Mistletoe Viscum coloratum, V. album

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Viscum coloratum, V. album
Christmas mistletoe
Common Names
Mistletoe , loranthus,European mistletoe, loranthus, mulberry mistletoe
Botanical Name
Viscum coloratum, V. album

Medicinal Uses & Benefits of Mistletoe

remedyHow to Use| Side Effects | Plant & Garden| Folklore

How to Use: Mistletoe

This traditional Christmas decoration is also a medicinal herb. Mistletoe extracts have been extensively studied in Europe as a supplemental treatment in cancer therapy.

Mistletoe herb was used historically in Old Europe for treatment of epilepsy and other convulsive nervous disorders and was used extensively in the 16th and 17th centuries. Mistletoe is a nervine, and a narcotic, that is, it has a profound effect on the nervous system. Eating the berries can cause convulsions in children. Trained herbal practitioners make use of mistletoe Phoradendron flavescens teas to slow the pulse and lower blood pressure, treat arthritic pain and snoring. While there are valuable medicinal uses for this herb, there are also much safer, and less toxic choices to treat the same conditions which are readily available to the home herbalist. For the most part the best way to enjoy mistletoe is in the tradition of decorating our homes in the winter season and reflecting on it's legendary promise of the return of new life in the spring.

Preparation Methods & Dosage :Injectable extracts, teas, tinctures.

Mistletoe Remedies

  • Mistletoe tea
    Mistletoe is not often used alone as a primary treatment, but is combined with other herbal nervines such as vervain and valerian.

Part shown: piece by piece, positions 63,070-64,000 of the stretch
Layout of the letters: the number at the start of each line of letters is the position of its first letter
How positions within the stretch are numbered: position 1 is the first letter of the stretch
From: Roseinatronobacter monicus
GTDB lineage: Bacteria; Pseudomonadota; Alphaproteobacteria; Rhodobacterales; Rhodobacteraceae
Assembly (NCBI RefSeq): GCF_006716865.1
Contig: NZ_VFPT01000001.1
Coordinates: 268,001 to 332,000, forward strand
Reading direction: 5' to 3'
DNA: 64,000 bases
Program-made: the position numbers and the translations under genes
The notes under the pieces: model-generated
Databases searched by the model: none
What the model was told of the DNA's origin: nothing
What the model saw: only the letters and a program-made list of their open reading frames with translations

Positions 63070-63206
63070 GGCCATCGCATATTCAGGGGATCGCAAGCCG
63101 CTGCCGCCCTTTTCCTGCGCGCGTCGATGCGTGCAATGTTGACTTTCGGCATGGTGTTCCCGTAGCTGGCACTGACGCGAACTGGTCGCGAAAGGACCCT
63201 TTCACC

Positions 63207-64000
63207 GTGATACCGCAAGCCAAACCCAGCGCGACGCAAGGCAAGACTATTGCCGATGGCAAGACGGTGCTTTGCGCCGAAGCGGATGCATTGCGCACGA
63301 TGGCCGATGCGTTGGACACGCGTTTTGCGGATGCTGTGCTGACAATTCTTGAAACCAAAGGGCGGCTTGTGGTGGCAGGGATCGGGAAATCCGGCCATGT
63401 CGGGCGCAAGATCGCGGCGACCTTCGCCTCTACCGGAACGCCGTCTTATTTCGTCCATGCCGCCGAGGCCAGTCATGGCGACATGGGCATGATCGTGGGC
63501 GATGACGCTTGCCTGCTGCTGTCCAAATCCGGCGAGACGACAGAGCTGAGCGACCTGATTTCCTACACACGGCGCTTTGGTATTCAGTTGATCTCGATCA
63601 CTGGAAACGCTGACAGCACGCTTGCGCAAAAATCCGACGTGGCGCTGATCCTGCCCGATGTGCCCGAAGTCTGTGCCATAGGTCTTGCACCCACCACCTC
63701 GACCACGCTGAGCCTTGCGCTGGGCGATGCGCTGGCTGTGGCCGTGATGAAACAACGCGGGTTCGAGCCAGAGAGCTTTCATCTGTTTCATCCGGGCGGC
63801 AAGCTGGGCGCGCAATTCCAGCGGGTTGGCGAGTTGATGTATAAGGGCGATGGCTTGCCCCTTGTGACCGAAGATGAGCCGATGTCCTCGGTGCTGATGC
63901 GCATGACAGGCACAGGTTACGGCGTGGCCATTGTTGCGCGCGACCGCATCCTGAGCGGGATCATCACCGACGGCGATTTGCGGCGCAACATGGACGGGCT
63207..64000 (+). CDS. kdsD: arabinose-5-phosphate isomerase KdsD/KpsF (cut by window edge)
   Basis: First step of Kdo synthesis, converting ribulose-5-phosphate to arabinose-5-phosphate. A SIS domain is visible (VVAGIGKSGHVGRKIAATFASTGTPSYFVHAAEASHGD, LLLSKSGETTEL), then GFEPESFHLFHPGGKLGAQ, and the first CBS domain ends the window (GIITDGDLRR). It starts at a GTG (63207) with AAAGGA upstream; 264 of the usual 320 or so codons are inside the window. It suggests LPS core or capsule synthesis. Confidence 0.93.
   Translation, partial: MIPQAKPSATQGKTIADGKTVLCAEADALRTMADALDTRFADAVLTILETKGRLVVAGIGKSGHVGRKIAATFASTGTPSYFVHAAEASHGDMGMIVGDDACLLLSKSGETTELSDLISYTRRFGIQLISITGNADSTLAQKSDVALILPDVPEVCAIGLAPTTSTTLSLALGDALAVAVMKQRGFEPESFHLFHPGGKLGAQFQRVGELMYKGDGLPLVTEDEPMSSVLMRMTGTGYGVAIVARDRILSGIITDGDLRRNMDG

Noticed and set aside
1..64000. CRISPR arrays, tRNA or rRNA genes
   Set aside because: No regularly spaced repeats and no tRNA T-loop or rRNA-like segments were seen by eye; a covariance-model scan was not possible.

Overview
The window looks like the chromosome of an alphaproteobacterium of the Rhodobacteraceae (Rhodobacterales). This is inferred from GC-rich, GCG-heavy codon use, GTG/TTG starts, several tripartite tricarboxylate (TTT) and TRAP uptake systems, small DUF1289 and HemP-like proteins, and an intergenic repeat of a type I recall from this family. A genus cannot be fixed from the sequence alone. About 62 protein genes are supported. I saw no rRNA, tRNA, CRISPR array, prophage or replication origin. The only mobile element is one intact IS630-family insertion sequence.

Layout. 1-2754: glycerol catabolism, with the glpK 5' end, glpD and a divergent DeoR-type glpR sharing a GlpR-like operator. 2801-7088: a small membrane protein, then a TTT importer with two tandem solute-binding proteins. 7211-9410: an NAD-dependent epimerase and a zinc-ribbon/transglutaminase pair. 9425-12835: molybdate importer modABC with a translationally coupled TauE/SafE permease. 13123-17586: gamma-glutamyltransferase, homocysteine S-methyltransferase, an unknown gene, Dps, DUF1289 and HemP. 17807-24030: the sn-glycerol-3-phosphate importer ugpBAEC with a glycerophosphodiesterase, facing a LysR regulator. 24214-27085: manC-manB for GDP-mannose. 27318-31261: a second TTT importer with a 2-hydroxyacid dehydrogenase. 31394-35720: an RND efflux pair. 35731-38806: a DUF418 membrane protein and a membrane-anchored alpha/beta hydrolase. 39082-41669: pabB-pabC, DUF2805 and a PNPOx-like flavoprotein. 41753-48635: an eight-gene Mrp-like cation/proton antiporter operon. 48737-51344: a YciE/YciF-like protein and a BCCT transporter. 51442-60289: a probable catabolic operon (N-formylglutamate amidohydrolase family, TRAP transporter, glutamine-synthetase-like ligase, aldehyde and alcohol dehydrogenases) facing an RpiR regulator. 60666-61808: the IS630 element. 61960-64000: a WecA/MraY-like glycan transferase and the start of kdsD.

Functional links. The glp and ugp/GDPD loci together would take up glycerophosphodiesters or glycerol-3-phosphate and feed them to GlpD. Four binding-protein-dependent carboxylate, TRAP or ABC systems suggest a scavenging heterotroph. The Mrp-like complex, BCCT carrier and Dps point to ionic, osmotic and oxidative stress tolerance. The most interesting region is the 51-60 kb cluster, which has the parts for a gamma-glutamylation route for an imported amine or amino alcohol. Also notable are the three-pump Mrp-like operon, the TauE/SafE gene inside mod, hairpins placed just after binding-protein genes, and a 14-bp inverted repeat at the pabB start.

Mistletoe Side Effects: All forms of mistletoe are best left to professional practitioners, and are not recommended for the home herbalist. The U.S. Food and Drug Administration (PDA) lists this plant as "unsafe." Mistletoe should be used only under professional supervision as part of an overall treatment plan. At least three standardized injectable extracts have been studied in Europe: Iscador, Helixor, and Eurixor. These products are not designed for self-treatment and are not commercially available in the United States- Mistletoe should be avoided during pregnancy, since it can stimulate uterine contractions.

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books citedWorks Cited
  1. Müller-Ebeling, Claudia; Rätsch, Christian (2006-10-24). Pagan Christmas: The Plants, Spirits, and Rituals at the Origins of Yuletide (Kindle Locations 592-594). Inner Traditions Bear & Company. Kindle Edition.
  2. Grieve, Maud Mrs. "A Modern Herbal" (1931)
  3. Dr. Duke's Phytochemical and Ethnobotanical Databases